Reclaim Idaho initiative could carry an unexpectedly high price tag
According to language of the initiative, which qualified for the November ballot Friday, the measure could roll back the income tax cuts passed by the 2022 Legislature. Attorney General Lawrence Wasden’s chief deputy confirmed this in an email last week. And this wording would drive up the cost of the initiative to $573 million a year, according to the Idaho Freedom Foundation, a conservative lobbying group opposing the Reclaim initiative.
Reclaim maintains its intent is to increase corporate taxes and income taxes on Idaho’s wealthiest residents, raising $323 million a year for K-12, while leaving the rest of the tax code untouched.
In three months, voters will have to figure out what they make of Reclaim’s Quality Education Act, and its costs. And if a simple majority of voters approve the initiative, the Legislature gets a chance to put its mark on the law.
What does the initiative say?
The ballot language includes the tax increases Reclaim has discussed all along.
It creates a new, 10.925% income tax rate, for individual incomes exceeding $250,000 and family incomes exceeding $500,000.
It increases the corporate tax rate to 8%, up from 6%.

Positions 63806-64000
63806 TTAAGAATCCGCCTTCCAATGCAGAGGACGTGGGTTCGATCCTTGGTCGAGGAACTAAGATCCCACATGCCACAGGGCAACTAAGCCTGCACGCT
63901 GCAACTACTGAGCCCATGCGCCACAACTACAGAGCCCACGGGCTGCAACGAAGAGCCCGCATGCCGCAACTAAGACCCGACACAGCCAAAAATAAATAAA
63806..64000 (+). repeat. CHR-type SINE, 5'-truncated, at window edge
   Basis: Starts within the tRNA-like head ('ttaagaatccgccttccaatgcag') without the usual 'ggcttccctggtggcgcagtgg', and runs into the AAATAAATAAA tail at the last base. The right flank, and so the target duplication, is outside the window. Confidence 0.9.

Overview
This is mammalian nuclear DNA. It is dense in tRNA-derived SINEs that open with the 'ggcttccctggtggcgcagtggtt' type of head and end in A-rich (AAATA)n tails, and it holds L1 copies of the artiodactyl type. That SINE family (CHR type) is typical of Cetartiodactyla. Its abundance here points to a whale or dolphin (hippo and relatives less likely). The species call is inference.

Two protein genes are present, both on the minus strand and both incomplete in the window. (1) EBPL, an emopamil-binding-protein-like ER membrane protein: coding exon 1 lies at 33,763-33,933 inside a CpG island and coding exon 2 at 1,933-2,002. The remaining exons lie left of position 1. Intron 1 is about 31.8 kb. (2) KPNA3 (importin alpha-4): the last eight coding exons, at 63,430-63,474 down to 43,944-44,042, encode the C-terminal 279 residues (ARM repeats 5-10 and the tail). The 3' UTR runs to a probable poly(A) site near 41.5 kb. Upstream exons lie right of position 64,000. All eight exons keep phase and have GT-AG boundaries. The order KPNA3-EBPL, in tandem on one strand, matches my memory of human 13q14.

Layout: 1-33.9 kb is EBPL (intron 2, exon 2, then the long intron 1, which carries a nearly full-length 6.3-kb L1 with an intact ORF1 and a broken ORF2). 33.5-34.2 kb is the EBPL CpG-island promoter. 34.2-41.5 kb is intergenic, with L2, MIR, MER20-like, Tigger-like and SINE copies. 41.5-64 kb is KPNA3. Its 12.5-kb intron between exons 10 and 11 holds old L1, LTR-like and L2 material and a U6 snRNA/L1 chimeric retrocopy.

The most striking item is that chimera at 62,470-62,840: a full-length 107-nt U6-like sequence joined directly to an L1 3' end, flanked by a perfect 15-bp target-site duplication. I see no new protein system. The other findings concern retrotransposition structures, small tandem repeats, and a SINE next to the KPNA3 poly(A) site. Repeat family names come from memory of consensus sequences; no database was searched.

These changes are expected to generate the $323 million, which would go into a dedicated fund for K-12. The money could then be used for a variety of purposes — such as increasing teacher pay, recruiting and retaining teachers or counselors, or career-technical education, music or special education.
But the initiative language also calls for individual income tax rates ranging from 1% to 6.5% — even though the 2022 Legislature reduced or eliminated most of these rates. For Idahoans making more than $5,000 in taxable income, for instance, the Legislature reduced the tax rate from 6.5% to 6%.
Part of this could be a function of timing. Reclaim began gathering signatures for its K-12 initiative before the 2022 legislative session, and before the new tax cuts became law, and the initiative language reflects the pre-2022 income tax rates.
But regardless, the initiative turns back the clock on Idaho’s income tax rates, months after Republican lawmakers and Gov. Brad Little agreed on what they hailed as the largest tax cut in state history.
“The ballot measure reverses recent tax cuts … in the 2022 legislative session,” chief deputy attorney general Brian Kane wrote in a Tuesday email to Chad Houck, the chief deputy to Secretary of State Lawerence Denney, Idaho’s chief election official. Idaho Education News obtained the email Monday.
So what does this mean?
Depends who you ask.
As the Reclaim initiative secured its spot on the Nov. 8 ballot, the Freedom Foundation went on the offensive.
The group — which does not respond to most media requests — sent out more than two dozen tweets over the weekend, labeling the Reclaim initiative a tax hike on Idahoans both rich and poor, and saying reporters have lowballed the cost of the initiative. The Freedom Foundation is also armed with a recent report from the Tax Foundation, a Washington, D.C., think tank, which labels the Reclaim initiative as “gaffe-riddled.” This is the report that prompted Houck to seek a legal opinion from Kane.